2. to deny (a claim, charge, allegation, etc)
[C16: from Latin refūtāre to rebut]
refutable adj
refutability n
ˈrefutably adv
reˈfuter n
Usage: The use of refute to mean deny is thought by many people to be incorrect

re•fute

(rɪˈfyut)

v.t. -fut•ed, -fut•ing.
1. to prove to be false or erroneous, as an opinion or charge.
2. to prove (a person) to be in error.
[1505–15; < Latin refūtāre to check, suppress, refute, rebut =re- re- + -fūtāre presumably, “to beat” (attested only with the prefixes con- and re-; compare confute)]
re•fut•a•ble (rɪˈfyu tə bəl, ˈrɛf yə tə-) adj.
re•fut`a•bil′i•ty, n.
re•fut′a•bly, adv.
re•fut′er, n.
rebut, refute - To rebut a statement is to offer clear evidence or a reasoned argument against it; to refute a statement is to prove it wrong (neither means "contradict" or "deny").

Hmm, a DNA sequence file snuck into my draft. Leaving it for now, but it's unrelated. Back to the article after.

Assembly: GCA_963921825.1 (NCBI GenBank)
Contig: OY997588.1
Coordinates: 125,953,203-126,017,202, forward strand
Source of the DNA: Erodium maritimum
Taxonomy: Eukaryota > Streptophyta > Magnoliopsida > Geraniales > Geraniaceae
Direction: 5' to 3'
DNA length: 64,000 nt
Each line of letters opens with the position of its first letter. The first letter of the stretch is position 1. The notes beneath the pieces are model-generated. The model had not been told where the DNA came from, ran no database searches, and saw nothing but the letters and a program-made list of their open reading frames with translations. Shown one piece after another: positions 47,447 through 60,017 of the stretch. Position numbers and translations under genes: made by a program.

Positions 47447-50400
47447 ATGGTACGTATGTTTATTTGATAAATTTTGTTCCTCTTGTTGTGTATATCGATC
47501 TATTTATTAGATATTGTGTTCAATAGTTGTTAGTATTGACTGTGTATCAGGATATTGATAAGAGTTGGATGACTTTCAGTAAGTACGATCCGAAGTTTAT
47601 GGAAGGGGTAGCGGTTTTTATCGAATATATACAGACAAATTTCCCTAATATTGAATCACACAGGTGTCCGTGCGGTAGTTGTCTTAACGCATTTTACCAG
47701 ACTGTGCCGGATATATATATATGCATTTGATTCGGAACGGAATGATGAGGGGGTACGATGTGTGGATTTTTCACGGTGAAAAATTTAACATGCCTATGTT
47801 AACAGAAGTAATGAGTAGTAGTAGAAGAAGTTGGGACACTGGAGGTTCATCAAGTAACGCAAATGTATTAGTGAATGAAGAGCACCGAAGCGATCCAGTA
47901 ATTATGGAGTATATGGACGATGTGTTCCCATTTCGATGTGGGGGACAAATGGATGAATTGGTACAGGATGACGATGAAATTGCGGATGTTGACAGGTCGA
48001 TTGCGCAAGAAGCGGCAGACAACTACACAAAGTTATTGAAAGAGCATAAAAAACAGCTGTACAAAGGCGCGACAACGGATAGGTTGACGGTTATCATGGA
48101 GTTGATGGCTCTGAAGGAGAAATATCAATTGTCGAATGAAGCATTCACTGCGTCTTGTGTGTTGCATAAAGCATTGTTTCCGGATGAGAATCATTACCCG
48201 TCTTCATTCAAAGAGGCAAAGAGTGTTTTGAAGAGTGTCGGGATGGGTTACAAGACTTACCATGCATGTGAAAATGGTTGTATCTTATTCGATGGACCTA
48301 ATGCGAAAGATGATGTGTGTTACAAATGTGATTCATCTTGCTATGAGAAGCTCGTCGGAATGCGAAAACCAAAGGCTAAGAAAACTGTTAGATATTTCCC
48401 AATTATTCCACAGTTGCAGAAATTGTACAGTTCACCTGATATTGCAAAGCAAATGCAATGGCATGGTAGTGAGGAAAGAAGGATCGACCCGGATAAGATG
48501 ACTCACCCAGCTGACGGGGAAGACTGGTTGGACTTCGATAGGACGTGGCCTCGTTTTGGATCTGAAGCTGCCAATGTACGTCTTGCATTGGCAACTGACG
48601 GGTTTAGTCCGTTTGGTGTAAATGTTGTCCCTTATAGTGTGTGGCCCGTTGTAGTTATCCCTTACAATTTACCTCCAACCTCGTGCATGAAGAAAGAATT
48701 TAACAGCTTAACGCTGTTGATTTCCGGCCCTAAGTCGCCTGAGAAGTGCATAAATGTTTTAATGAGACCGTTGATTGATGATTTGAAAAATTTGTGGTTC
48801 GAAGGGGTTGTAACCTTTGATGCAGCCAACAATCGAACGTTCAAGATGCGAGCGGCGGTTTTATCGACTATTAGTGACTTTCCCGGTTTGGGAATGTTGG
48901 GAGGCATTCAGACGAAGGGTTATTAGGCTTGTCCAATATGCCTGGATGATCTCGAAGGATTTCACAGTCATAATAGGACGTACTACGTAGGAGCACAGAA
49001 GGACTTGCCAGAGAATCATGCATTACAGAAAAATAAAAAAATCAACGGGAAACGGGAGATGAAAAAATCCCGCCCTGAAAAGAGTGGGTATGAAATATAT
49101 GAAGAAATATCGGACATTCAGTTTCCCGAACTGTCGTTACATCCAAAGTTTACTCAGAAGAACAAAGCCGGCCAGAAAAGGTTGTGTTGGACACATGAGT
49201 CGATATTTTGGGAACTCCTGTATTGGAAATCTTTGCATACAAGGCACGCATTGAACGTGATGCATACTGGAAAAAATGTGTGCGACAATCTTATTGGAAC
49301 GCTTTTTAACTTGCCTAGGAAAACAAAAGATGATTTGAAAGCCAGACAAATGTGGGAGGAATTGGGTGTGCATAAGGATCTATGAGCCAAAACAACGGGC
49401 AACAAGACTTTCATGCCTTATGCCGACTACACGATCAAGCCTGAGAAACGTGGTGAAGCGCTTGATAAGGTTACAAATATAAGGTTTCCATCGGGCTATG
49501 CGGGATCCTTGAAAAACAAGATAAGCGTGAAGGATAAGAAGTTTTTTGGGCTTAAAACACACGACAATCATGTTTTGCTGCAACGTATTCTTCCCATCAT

See also related terms for prove.

refute


Past participle: refuted
Gerund: refuting

Imperative
refute
refute
Present
I refute
you refute
he/she/it refutes
we refute
you refute
they refute
Preterite
I refuted
you refuted
he/she/it refuted
we refuted
you refuted
they refuted
Present Continuous
I am refuting
you are refuting
he/she/it is refuting
we are refuting
you are refuting
they are refuting
Present Perfect
I have refuted
you have refuted
he/she/it has refuted
we have refuted
you have refuted
they have refuted
Past Continuous
I was refuting
you were refuting
he/she/it was refuting
we were refuting
you were refuting
they were refuting
Past Perfect
I had refuted
you had refuted
he/she/it had refuted
we had refuted
you had refuted
they had refuted
Future
I will refute
you will refute
he/she/it will refute
we will refute
you will refute
they will refute
Future Perfect
I will have refuted
you will have refuted
he/she/it will have refuted
we will have refuted
you will have refuted
they will have refuted
Future Continuous
I will be refuting
you will be refuting
he/she/it will be refuting
we will be refuting
you will be refuting
they will be refuting